[00:03:00] And I think they made it look like this cuz you would never name your action this, right? So that's why they did that.
>> Speaker 2: Should Store be lower case on line 32, cuz isn't it referencing-
>> Brian Holt: I mean, it's up to you. This is actually like the note to yourself.

>> Speaker 2: Right, okay.
>> Brian Holt: So I called it uppercase cuz it's actually referring to Store.jsx, that's what we're testing here.
>> Brian Holt: Okay, so now we should have a state returned from our reducer, right, because remember, reducer takes in an old state and creates a new state and hands it back to you.

[00:03:39] What I'm interested in seeing is I'm interested to see if expect(state) to deep equal, and we just expected the deep to equal that initial state that we set up, in our case, it's gonna be searchTerm: that, right? Remember, that's what our initial state looked like. So it goes from having nothing to creating this, basically, this initial state.

[00:04:05] That's what our test is asserting presently.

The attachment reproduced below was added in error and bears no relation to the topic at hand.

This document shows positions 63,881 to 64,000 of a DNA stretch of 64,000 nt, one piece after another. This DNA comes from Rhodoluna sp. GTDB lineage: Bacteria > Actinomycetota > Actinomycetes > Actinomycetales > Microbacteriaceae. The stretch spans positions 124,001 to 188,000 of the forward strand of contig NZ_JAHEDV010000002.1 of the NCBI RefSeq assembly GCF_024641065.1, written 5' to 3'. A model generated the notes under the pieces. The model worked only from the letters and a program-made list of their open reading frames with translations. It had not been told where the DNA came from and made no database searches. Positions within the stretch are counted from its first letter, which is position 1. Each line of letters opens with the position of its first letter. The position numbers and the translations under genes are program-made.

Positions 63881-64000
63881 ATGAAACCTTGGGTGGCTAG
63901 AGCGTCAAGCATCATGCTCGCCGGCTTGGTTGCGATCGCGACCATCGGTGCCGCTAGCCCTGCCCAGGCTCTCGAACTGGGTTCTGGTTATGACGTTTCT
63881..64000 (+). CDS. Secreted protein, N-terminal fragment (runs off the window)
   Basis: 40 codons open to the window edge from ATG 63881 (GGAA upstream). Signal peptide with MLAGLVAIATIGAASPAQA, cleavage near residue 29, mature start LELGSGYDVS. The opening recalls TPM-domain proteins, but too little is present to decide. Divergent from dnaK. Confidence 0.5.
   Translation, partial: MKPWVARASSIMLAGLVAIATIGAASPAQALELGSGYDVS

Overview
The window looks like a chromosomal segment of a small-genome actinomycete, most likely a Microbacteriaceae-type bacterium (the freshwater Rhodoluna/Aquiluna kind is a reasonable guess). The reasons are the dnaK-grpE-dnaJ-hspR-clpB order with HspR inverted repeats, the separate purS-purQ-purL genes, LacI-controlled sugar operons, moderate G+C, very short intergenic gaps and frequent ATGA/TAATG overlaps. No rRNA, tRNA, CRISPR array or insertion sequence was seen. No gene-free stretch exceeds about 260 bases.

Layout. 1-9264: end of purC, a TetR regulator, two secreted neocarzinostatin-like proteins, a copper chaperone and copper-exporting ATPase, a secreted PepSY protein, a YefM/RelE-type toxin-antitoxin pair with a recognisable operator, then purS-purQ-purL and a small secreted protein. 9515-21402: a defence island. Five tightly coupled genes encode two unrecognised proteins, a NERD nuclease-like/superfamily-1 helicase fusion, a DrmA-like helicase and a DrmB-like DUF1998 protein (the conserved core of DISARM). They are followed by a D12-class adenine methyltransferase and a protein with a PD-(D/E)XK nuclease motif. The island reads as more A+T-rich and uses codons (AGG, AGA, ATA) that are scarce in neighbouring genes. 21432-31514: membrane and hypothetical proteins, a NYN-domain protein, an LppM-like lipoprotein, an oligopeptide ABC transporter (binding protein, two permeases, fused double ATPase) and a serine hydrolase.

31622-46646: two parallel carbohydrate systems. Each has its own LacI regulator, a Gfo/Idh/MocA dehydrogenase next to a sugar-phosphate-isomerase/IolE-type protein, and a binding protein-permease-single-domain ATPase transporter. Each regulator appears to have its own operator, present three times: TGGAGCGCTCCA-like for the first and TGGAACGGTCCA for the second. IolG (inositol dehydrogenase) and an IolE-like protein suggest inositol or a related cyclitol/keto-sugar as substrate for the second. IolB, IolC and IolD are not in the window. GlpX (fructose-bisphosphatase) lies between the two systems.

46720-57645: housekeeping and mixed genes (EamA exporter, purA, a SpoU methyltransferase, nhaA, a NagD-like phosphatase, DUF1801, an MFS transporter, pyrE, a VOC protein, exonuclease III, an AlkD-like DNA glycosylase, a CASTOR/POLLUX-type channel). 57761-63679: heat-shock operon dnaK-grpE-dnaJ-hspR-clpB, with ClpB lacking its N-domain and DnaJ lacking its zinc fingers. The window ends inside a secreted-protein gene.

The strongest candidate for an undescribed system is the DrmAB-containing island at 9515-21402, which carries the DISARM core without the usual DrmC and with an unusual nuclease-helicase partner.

>> Brian Holt: So save that.
>> Speaker 3: Your require, I think, at the top, needs a ../js.
>> Brian Holt: You're right, ../js, thank you.
>> Speaker 3: Mm-hm.
>> Brian Holt: Just this one here.
>> Brian Holt: Okay, so let's come in here to, we'll just cancel my http server for a second and run npm test.

[00:04:42] Just keep in mind, the old tests are definitely broken. We're just caring about Store right now.
>> Brian Holt: So if we look here, our Store is passing, right, the other three are failing.
>> Brian Holt: Any questions about the bootstrap test?
>> Brian Holt: It's really simple, right? That's a two liner and that's what I really, really like about testing redux, and this is like, whereas I say don't test react that much just test the hell out of your redux, right?

[00:05:21] That's the place that like all your app transformations, all your business logic, and all your state transformation. One, it's super easy to test, and two, it's the part of the app that you really need to test that doesn't change from UI to UI. It just changes with whatever new business logic you're introducing, which is far less frequent than UI changes.

[00:05:42] ie, you could have not paid attention previously, and you should definitely be paying attention now.
>> Class: [LAUGH]
>> Brian Holt: So actually, what I'm gonna do here is I'm just gonna say X describe cuz I am sick of hearing that output. [LAUGH]
>> Brian Holt: Okay, so we're gonna do one more test.

[00:06:04] We're gonna make sure that if we pass in a set search term event, that it's gonna correctly set our state. So I'm gonna say, it('should handle setSearchTerm actions'.